The town, with its surface of 16,84 km², is located at an average altitude of 23m above sea level. It is 24 km southeast of Verona and its territory is completely flat. The river Piganzio di Valese and the river Bussè flow through its land. Many of the town’s areas coincide with the former areas of the older farmhouses: Casalandri, Casalati, Casalino, Casari, Casotti, Mandella, Merle, Ormeolo, Rabbia, Olmetto. It borders with the comuni of Bovolone, Roverchiara, San Pietro di Morubio, and Oppeano.


The original name was “Insula Porcaritia”; the word ‘insula’ –meaning island– since the settlement was located in an open space surrounded by woods and swamps, and the word ‘porcaritia’ meaning pigsty, because of the pig farms in and around the town. Throughout the centuries “Porcaritia” became “Porcarizza”, and then eventually “Rizza”. Another theory claims that “Porca” meant canal and “Ritia” came from “Richentia”. Richenza was the name of emperor Lotario’s wife, who contributed to the expenses of the digging of the canal, out of gratitude towards the people who once warmly welcomed her arrival. In 1872 the inhabitants managed to change the town’s name in Isola Rizza.


The first inhabitants of this area date back to the 2000s b.C. During the Iron Age, however, between 600 and 500 b.C., some paleovenetian population came from the east. Evidence of their presence was discovered around Pieve, with the remains of the ruins of some important settlements and a biconical urn. Another important finding around Casalandri, reveals the arrival of Celtic populations that in 225 b.C. integrated with paleovenetians and later on with the Romans. 

The so-called “rotta della Cucca”, a disastrous flood that took place in 589, caused a change in the Adige’s course, creating wide swampy areas on the land. This event and the barbaric invasions caused a progressive deterioration of institutions and trade activities. Remnant of the Longobardic domination is a small treasure, constituted gold and silver objects discovered in a field and now entrusted to the Civic Museum of Verona. During the domination of the Scaligeri the town was under the lead of a bailiff elected by the inhabitants. In 1387 it became a parsonage subjected to Galeazzo Visconti, until his death, when Caterina returned it to the Comune of Verona. In 1404 the town’s area fell under the domination of the Carraresi and the following year under the control of San Marco, gaining a consistent autonomy and a valuable socio-economical advantage. The intensification of the land reclamation works allowed a progressive increase of the fertile lands, swiftly occupied by rice farms and vineyards. In this period several Villas and large country houses were built. Between the 1500s and the end of the 1700s the town suffered recurring pestilences brought by the several foreign armies constantly moving on its lands. With the arrival of Napoleonic Army, the village joined the jurisdiction of Legnago in 1805. The French were then pushed out by the Austrians in 1809 and their arrival brought a time of peace and economical regrowth. In November 1866, Isola Rizza entered the Kingdom of Italy. In the early 1900s, due to the hardships of a stagnant economy, a substantial emigration flow was directed towards America.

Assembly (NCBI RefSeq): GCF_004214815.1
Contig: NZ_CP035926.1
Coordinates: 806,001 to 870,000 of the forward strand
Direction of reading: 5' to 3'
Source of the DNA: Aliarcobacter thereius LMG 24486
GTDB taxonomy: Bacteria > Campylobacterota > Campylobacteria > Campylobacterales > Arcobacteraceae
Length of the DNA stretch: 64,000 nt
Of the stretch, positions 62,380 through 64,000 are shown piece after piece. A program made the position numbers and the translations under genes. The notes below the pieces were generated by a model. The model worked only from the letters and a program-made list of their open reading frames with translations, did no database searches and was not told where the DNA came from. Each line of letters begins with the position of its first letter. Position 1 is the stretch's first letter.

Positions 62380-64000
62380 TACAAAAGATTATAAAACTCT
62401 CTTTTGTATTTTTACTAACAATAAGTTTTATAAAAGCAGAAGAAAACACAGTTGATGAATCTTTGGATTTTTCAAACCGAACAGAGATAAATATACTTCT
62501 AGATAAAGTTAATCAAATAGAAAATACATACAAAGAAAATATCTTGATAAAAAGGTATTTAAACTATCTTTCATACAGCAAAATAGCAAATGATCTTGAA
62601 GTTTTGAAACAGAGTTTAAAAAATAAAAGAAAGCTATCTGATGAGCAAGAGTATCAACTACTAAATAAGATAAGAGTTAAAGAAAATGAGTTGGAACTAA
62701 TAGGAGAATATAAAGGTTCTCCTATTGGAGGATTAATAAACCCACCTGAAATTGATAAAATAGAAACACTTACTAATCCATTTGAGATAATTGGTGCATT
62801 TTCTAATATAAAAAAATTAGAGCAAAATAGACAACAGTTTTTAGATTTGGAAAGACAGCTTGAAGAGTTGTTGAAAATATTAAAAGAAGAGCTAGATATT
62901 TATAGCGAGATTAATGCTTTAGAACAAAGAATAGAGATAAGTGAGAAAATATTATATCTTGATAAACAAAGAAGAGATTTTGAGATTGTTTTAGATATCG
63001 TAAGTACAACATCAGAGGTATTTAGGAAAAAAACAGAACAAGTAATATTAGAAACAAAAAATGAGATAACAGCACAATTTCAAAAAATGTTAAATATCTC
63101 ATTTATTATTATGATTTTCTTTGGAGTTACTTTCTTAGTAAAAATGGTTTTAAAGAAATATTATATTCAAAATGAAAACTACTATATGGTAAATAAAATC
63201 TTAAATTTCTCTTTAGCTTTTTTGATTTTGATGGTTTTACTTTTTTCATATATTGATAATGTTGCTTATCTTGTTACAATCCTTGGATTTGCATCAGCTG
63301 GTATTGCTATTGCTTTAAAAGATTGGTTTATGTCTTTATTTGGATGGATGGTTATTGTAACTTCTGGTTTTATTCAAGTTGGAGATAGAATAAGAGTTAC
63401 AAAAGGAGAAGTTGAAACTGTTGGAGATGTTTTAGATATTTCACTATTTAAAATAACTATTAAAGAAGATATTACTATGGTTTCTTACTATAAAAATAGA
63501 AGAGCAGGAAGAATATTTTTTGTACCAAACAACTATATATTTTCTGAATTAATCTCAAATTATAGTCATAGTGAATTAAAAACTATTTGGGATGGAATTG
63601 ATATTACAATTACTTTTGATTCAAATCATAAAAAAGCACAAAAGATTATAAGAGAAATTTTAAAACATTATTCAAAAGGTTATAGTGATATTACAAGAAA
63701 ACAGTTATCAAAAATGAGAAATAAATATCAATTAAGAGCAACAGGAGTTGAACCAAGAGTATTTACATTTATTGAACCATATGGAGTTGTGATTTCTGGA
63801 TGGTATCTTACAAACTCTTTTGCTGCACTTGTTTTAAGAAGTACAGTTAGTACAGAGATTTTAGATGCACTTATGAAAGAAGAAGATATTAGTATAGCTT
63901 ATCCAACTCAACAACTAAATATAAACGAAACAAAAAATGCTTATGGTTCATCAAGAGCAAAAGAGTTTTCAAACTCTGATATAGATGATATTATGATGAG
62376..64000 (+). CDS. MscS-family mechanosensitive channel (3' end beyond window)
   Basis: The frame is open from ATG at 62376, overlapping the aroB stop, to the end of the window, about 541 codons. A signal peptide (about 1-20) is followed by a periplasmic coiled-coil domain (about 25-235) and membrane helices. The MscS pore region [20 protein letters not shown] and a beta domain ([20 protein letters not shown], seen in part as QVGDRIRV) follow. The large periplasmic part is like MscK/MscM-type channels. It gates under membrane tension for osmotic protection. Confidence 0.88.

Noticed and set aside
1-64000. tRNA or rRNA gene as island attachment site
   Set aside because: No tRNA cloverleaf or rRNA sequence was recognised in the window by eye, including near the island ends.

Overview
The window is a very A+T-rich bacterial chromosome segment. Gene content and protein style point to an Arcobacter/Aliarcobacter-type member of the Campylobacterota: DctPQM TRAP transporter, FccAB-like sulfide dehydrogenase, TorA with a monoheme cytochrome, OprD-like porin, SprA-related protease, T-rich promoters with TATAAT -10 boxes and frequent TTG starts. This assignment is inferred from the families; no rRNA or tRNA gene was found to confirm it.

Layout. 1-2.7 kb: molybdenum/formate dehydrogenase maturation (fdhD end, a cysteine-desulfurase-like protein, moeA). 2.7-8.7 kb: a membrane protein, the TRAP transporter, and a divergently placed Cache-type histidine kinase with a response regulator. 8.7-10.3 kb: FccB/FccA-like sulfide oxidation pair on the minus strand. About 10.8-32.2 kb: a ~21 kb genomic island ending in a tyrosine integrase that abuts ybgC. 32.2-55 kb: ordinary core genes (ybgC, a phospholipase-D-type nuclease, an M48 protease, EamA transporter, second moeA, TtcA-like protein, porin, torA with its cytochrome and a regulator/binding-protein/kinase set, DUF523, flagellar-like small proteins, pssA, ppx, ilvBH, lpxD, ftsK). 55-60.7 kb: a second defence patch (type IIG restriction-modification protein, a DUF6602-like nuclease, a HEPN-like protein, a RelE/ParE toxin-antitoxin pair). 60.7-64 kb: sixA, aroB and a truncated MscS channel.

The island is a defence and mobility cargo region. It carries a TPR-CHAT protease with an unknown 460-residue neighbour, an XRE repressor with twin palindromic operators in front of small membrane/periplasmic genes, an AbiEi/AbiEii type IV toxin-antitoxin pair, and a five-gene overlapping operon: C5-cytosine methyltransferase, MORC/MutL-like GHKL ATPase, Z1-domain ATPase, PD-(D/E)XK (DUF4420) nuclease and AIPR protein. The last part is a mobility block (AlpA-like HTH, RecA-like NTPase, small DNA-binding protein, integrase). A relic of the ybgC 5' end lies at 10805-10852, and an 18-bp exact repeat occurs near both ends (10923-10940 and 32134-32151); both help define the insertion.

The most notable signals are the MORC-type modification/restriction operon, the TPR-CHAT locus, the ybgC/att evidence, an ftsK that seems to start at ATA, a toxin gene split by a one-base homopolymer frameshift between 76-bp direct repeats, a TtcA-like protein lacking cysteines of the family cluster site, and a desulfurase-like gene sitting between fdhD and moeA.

Worth of note is the neat fifteenth-century church located in the town centre and dedicated to Santa Maria Janua Coeli, adorned with ancient frescos, such as a remarkable “Madonna con schiere di devoti” by Giovanni Badile. There is Palazzo Dogana, probably built in the late Middle Ages, on the ancient Richenza canal. The first villa of the Maffei, in Isola Rizza, was built in the early 1400s, and was then acquired by the De Medici and later by the Ferraris. Villa Pollettini, the current town hall, was also built in this century. It features a northern side in Neo-Gothic fashion, whilst the southern one preserves its grim original look. It is home to paintings of 1700s-1800s such as the famous “La finta malata”, work of the Venetian painter Giacomo Favretto, in the middle 1800s. In 1535, on the remains of the old 8th- century parish, the new church was built, later restored according to the standards of neoclassical architecture in 1789 and adorned with a pronaos and columns. It hosts a painting of Paolo Ottino (1570-1663) and an altarpiece of 1749. Both the elegant Villa Sagramoso Buri, now property of the Ferraris, and the sluices on river Bussè, date back to 1850 and are located in Gangaion.

Villa Bonanome Bellinato was built in 1589 with its large and well-preserved icehouse. Another remarkable example of the same age is Villa Martelli, with its central dovecote tower, radically refurbished a couple of centuries later. There is the 17th-century Villa Maffei, with a characteristic tower-house around Capra, and 18th-century Villa Ferrari, formerly known as Villa Zanetti with its mill and villa Mandella. Noteworthy are the Corte dominicale Miniscalchi al Casalino, the Pila Polandro (a 12th-century mill), Pila Gangaion and Pila Maza. Then there is the Croce del Gallo, a particular and well-preserved cross, typically found in the French military graveyards of the Napoleonic era.


The economy traditionally revolves around agriculture, and only recently it changed with the establishment of medium and small industries. The farmers specialised in bird, pig and cattle raising, furthermore there is an important cheese factory where products such as Provolone and Grana Padano are made.